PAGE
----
A federal jury in Oakland convicted a first engineer of falsifying the Oil Record Book and obstruction of justice, in connection with the intentional dumping of oily bilge water from the tanker Zao Galaxy in February 2019.
According to information by the US Department of Justice, the crew members of the Zao Galaxy dumped oily bilge water into the ocean and then tried to cover up the environmental damage by submitting bogus paperwork to the USCG.
As First Assistant Engineer of an ocean-going commercial tankship, Gilbert Dela Cruz was charged with ensuring the crew would follow the rules, not try to circumvent them. This verdict will serve as a reminder that there are stiff penalties for those who try to violate federal and international rules designed to protect our precious natural resources from polluters,
…said Acting US Attorney Stephanie M. Hinds.
Typically, oily bilge water is collected, stored, and processed to separate the water from the oil and other wastes using a pollution prevention control device known as an Oil Water Separator and an oil-sensing device known as an Oil Content Meter. Only after passing through an Oily Water Separator that limits the amount of oil in water, may oily bilge water be discharged overboard.
In January of 2019, Dela Cruz, 38, a Philippine national, was the First Engineer of the M/T Zao Galaxy, when it traveled from the Philippines to Richmond, Calif. On February 11, 2019, USCG examiners boarded the Zao Galaxy while moored in Richmond. During the examination, a crewmember passed a note to an examiner requesting a meeting after the inspection so that the crewmember could “tell something” about a “magic pipe” and “damage [to the] marine environment.”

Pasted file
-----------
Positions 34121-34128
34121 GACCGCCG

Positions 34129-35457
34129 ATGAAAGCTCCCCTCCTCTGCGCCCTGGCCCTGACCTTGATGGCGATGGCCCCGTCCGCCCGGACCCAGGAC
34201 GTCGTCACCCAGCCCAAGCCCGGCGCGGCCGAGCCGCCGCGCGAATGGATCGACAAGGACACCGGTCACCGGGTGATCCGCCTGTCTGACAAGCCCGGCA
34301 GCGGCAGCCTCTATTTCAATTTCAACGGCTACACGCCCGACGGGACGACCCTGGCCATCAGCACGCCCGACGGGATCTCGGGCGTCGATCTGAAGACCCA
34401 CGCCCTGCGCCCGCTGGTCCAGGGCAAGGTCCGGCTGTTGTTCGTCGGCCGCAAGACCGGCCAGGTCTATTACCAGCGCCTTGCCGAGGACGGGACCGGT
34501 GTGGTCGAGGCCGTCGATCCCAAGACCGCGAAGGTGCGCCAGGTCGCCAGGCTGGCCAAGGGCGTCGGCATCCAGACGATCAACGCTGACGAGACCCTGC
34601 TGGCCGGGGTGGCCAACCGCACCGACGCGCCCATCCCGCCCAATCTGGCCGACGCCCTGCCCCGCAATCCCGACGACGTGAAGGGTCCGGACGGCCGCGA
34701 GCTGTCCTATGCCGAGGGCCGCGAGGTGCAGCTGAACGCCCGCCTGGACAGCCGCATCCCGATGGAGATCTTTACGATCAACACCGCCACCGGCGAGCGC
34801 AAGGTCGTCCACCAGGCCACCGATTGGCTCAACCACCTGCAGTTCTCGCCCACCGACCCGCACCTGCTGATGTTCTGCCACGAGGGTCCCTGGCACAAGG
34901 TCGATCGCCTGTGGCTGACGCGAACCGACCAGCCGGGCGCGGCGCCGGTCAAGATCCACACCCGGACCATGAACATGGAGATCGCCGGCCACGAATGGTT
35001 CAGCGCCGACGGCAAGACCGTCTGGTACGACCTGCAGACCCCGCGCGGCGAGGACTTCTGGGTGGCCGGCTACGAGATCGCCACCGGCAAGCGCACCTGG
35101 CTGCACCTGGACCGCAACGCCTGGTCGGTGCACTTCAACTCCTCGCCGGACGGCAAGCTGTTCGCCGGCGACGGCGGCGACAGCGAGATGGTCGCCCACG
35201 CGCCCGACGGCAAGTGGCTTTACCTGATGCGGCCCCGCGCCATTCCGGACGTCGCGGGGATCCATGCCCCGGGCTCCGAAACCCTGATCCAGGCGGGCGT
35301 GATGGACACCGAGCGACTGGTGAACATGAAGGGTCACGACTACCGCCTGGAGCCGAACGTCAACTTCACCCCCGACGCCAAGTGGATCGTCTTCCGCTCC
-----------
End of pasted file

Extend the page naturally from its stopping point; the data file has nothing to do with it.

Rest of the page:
After the inspection and a follow-up investigation, the owner company Unix ultimately admitted that a ship officer directed crew members to discharge oily bilge water overboard, using a configuration of drums, flexible pipes, and flanges to bypass the vessel’s oil water separator.
On February 26, 2020, the company admitted the discharges were done knowingly and that they were not recorded in the oil record book when it was presented to the USCG during inspection. Unix pleaded guilty to one count of violating the Act to Prevent Pollution from Ships.
On March 20, 2020, Judge Tigar sentenced Unix to pay a fine of $1,650,000.00, placed Unix on probation for a period of four years, and ordered the company to implement a comprehensive Environmental Compliance Plan as a special condition of probation.
Dela Cruz denied responsibility, but the jury concluded he aided and abetted a violation of the Act to Prevent Pollution from Ships as he ordered a lower level employee who worked as his assistant to dump oily waste from the ship’s engine room directly into the ocean using a “magic pipe.” Dela Cruz then worked to conceal the dumping by not recording the movement or discharge of oily waste in the ship’s oil record book, which he was responsible for. In addition, he ordered that certain pieces of equipment be repainted and the “magic pipe” be hidden to avoid Coast Guard detection.
As a result, he was found guilty of violating the Act to Prevent Pollution from Ships, one count of obstruction of justice, and one count of obstruction of an agency proceeding. He now faces a maximum of six years’ imprisonment and $250,000 for and three years of supervised release for the pollution count, 20 years’ imprisonment and $250,000 for the obstruction of justice count, and five years of imprisonment and $250,000 for the obstruction of the agency proceedings count.